standardized OPC extract of French Maritime Pinebark clinically useful in asthma management

A clinical trial done at the Chieti-Pescara University in Pescara Italy, published in the Sept 2011 issue of Panminerva Medica, showed that a surprisingly small amount of a standardized oliogmeric proanthocyanidin (OPC) extract of French Maritime Pinebark (Pycnogenol®, produced by Horphag Research), made a very significant difference to a group of chronic asthma sufferers, who were already being treated with inhaled corticosteroids. You can read the abstract here. One group received only 50 mg of the OPC concentrate twice daily, while continuing their inhaled corticosteroids, whereas the control group continued to receive only inhaled corticosteroids. It has previously been shown that OPCs decrease expression of an enzyme that produces highly inflammatory fatty acids called leukotrienes, which are known to mediate bronchial muscle inflammation in asthma. Over the 6 month period of the study, nearly 20% of the control group required an increase in the dose of inhaled steroids to keep their asthma under control, whereas none of the Pycnogenol group did. In fact, in the group taking the OPC supplement, 55% of them improved enough that they were able to lower their dose of inhaled steroids, vs only 6% of the control group that was able to lower their inhaled steroid dose.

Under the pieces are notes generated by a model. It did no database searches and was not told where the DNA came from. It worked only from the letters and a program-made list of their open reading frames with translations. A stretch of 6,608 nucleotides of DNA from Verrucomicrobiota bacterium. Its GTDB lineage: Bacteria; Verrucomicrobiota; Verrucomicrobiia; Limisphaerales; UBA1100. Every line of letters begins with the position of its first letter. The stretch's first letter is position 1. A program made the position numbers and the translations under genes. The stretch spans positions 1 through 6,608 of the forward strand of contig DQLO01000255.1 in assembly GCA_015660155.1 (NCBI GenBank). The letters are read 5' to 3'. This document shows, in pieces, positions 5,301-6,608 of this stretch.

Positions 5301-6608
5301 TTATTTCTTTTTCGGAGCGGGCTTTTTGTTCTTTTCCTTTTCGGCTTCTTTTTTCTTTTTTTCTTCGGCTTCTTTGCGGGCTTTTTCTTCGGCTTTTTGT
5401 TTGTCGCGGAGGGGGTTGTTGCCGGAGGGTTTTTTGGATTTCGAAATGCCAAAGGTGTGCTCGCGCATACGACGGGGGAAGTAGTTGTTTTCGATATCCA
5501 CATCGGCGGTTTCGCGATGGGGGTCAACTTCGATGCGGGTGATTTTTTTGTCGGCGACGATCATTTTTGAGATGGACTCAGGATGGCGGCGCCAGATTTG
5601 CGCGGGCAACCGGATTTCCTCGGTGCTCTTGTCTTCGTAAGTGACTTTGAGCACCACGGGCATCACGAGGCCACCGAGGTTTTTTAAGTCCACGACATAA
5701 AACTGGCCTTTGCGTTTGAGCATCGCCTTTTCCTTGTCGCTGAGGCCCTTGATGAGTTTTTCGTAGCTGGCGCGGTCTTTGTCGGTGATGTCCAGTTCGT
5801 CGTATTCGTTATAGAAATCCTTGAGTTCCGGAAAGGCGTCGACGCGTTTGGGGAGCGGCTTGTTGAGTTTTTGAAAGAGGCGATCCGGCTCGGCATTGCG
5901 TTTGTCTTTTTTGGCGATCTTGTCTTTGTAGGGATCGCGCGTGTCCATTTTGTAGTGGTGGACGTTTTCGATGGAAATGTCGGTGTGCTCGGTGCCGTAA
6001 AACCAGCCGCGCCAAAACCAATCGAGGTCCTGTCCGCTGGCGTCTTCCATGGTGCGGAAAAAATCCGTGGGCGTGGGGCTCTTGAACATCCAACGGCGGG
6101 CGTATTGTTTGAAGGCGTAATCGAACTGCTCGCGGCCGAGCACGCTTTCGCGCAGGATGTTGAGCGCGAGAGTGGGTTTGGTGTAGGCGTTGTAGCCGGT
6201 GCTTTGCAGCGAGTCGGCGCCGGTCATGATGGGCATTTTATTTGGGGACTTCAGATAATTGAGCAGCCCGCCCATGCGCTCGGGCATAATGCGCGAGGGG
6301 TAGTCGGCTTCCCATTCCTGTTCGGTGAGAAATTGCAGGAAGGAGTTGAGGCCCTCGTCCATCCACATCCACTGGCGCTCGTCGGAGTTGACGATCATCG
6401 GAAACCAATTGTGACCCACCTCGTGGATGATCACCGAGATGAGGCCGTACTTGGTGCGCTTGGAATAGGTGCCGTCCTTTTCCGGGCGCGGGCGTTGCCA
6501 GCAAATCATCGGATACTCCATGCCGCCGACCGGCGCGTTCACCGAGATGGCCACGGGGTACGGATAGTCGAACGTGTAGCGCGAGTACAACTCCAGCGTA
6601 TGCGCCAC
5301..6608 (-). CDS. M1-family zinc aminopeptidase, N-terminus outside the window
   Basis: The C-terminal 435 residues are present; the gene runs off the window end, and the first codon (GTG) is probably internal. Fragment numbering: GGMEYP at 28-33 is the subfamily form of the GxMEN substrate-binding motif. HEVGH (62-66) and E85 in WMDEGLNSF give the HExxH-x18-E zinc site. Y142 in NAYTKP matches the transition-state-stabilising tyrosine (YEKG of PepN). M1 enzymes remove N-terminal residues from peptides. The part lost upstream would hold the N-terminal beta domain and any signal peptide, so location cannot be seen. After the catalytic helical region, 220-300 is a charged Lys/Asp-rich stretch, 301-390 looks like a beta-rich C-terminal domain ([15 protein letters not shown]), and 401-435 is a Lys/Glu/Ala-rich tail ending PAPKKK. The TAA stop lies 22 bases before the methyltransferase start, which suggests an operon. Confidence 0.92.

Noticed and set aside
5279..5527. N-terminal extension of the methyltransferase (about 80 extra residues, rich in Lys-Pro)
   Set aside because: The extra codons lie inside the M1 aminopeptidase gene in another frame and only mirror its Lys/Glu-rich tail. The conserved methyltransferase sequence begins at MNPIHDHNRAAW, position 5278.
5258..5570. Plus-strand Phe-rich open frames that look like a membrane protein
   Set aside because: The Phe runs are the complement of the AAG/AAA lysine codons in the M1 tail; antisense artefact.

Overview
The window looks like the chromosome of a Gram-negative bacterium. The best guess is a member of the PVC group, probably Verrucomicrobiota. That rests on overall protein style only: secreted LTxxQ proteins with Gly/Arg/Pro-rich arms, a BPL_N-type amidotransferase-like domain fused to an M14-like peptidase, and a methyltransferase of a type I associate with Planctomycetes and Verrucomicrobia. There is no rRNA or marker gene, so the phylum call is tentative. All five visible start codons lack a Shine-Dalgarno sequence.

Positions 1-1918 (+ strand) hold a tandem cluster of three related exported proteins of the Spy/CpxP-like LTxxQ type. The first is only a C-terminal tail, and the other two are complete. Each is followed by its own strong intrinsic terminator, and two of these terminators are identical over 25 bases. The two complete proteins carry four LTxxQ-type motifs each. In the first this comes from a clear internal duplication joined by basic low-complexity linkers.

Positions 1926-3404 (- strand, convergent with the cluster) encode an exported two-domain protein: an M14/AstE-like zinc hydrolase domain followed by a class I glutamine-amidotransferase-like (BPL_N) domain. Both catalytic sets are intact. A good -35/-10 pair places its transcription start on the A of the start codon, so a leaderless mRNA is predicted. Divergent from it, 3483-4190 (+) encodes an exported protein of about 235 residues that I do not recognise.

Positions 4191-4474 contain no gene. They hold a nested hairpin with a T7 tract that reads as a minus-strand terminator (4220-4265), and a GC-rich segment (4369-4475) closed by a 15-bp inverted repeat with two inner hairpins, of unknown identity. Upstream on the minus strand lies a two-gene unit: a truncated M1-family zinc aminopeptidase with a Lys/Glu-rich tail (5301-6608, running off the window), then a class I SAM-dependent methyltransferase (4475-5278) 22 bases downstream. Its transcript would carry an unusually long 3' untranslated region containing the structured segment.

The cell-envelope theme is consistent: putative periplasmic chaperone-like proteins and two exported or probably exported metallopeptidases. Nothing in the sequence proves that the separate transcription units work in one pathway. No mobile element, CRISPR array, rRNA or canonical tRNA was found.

To quote detailed results from the study: “The levels of asthma control in the 6 interventional months as compared to the same period in the previous year were compared. In the Pycnogenol® group, night-awakenings were less frequent, the number of days with PEF<80% were decreased, days with asthma score >1 were lower, requirement for salbutamol and additional asthma medication less frequent, and consultation of general practitioner and specialist required less commonly. All these parameters were statistical significantly improved in Pycnogenol® + ICS (inhaled corticosteroid) group versus the ICS control group where no considerable changes were observed. Various common signs and symptoms were evaluated by visual analog scale, (dry) cough, severity of chest symptoms, wheezing, dyspnea and daytime symptoms. In the ICS-only group values did not improve while they did improve significantly in the ICS + Pycnogenol® group (P<0.05 vs. ICS only group). A decrease by 15.2% of the specific IgE titer was found in the Pycnogenol® + ICS group, whereas the titer increased by 13.4% in the ICS-only group.”

All that means that the group that received 50 mg of OPC from pine bark supplement twice daily for 6 months experienced very significant clinical improvement in their asthma symptoms, and were able to decrease dependence on medication. That fact that the results were statistically significant with only 76 patients in the whole study indicate that this was a very large effect. Many clinical trials require thousands of patients to demonstrate a statistically significant improvement.